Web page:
Intel ISEF winner Ionut Budisteanu knew a better way existed to change the world; with his self-driving car, he seeks to inspire at home and beyond.
Intel ISEF winner Ionut Budisteanu’s Romanian town is dubbed “Hackerville,” but he knew a better way existed to inspire his country and change the world. With his autonomous, self-driving car, he hopes to influence and teach at home and beyond.Full View >
Intel ISEF 2013 winner Kai Kloepfer invents a biometric electromechanical firearm safety that identifies a user’s fingerprint to unlock a gun.
J.P. Biyo, Paul Flores, and Hazel Hernandez grow coral on a bamboo reef to restore fish populations and raise awareness of marine conservation.
J.P. Biyo, Paul Flores, and Hazel Hernandez transplant coral fragments to an artificial bamboo reef in the ocean waters off the Philippines, establishing coral colonies that help restore fish populations and raise awareness of marine conservation.Full View >
Maryland high school freshman Jack Andraka develops a paper cancer sensor that’s radically cheaper and faster than existing cancer tests.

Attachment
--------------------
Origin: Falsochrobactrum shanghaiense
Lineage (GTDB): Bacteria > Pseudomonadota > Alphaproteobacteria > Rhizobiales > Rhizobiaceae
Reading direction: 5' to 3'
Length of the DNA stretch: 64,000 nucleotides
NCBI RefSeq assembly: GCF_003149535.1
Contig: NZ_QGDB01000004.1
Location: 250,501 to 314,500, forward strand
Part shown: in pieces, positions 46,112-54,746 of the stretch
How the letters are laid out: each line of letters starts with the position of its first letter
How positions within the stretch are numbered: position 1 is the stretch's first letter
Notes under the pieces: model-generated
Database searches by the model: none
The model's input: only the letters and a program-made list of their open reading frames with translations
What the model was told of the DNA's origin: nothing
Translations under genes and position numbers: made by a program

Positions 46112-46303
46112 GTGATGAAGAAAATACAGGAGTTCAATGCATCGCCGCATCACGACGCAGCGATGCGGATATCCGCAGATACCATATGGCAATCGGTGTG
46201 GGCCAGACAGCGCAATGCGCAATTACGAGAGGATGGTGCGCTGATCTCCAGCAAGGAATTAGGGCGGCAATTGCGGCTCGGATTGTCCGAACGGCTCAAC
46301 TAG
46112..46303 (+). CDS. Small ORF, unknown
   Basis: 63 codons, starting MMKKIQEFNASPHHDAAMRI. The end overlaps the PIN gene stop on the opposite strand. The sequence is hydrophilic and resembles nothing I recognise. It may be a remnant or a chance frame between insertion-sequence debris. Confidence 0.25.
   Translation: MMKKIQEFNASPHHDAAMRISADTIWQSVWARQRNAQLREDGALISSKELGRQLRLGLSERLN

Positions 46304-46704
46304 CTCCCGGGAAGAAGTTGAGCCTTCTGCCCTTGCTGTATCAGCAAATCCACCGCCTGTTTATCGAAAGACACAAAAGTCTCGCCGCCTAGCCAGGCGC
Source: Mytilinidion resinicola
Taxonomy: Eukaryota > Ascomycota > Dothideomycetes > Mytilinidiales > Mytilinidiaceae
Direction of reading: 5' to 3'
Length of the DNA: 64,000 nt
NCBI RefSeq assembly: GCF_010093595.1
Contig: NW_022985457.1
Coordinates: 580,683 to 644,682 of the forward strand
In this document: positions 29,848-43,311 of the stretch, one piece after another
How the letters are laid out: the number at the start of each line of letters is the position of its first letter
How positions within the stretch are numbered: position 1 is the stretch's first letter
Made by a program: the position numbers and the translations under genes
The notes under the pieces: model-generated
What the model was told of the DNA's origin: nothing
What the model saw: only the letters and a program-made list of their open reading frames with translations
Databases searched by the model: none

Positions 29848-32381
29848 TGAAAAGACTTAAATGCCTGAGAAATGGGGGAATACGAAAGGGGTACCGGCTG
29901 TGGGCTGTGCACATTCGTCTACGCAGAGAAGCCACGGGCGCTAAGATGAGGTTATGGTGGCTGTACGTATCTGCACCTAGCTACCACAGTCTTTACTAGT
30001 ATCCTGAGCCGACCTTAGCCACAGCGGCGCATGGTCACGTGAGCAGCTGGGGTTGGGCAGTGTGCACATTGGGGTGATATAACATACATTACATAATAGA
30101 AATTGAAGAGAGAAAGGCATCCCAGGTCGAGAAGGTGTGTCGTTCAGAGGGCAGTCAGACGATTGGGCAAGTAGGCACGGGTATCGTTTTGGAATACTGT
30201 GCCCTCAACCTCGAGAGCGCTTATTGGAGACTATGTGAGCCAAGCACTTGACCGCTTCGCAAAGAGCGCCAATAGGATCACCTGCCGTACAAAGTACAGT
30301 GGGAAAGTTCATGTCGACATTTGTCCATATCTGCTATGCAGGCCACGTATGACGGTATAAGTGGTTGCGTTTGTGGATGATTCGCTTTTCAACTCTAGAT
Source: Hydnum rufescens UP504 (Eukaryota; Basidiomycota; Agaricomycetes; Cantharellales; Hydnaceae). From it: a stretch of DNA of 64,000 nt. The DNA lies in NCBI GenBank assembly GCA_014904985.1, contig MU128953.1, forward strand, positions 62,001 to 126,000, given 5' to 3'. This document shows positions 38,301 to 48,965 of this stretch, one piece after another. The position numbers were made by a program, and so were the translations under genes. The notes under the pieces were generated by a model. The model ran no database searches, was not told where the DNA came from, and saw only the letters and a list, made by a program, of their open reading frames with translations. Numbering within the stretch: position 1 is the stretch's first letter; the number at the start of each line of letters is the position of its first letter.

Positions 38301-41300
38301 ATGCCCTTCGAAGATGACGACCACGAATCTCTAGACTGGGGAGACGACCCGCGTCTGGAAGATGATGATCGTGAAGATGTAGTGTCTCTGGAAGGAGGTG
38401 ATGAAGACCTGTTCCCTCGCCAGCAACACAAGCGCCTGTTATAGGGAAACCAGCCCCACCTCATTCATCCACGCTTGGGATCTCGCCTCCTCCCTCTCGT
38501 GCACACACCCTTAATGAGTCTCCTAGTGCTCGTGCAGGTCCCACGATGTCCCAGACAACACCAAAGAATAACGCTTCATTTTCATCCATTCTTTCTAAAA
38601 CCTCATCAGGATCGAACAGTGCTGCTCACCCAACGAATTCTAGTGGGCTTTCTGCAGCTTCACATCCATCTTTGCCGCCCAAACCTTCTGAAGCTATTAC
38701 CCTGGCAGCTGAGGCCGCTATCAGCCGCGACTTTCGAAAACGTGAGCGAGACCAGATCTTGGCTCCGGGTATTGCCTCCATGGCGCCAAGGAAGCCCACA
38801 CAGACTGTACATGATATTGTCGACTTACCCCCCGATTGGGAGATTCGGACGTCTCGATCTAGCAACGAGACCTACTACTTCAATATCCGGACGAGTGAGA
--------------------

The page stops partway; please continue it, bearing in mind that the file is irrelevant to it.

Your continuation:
High school freshman Jack Andraka develops paper cancer sensor that is radically faster and cheaper than existing tests, winning the top Gordon E. Moore Award at the 2012 Intel International Science and Engineering Fair.Full View >
Jack Andraka wins an award for developing a paper cancer sensor that detects and can diagnose pancreatic cancer before it becomes invasive.
Navajo teen Raquel Redshirt uses everyday materials to build solar ovens, fulfilling Navajo community needs and winning an Intel ISEF competition.
Intel ISEF finalists address challenges of the future through a range of innovative projects
Intel ISEF finalist Evie Sobczak creates viable algae biofuel without using chemicals in processing.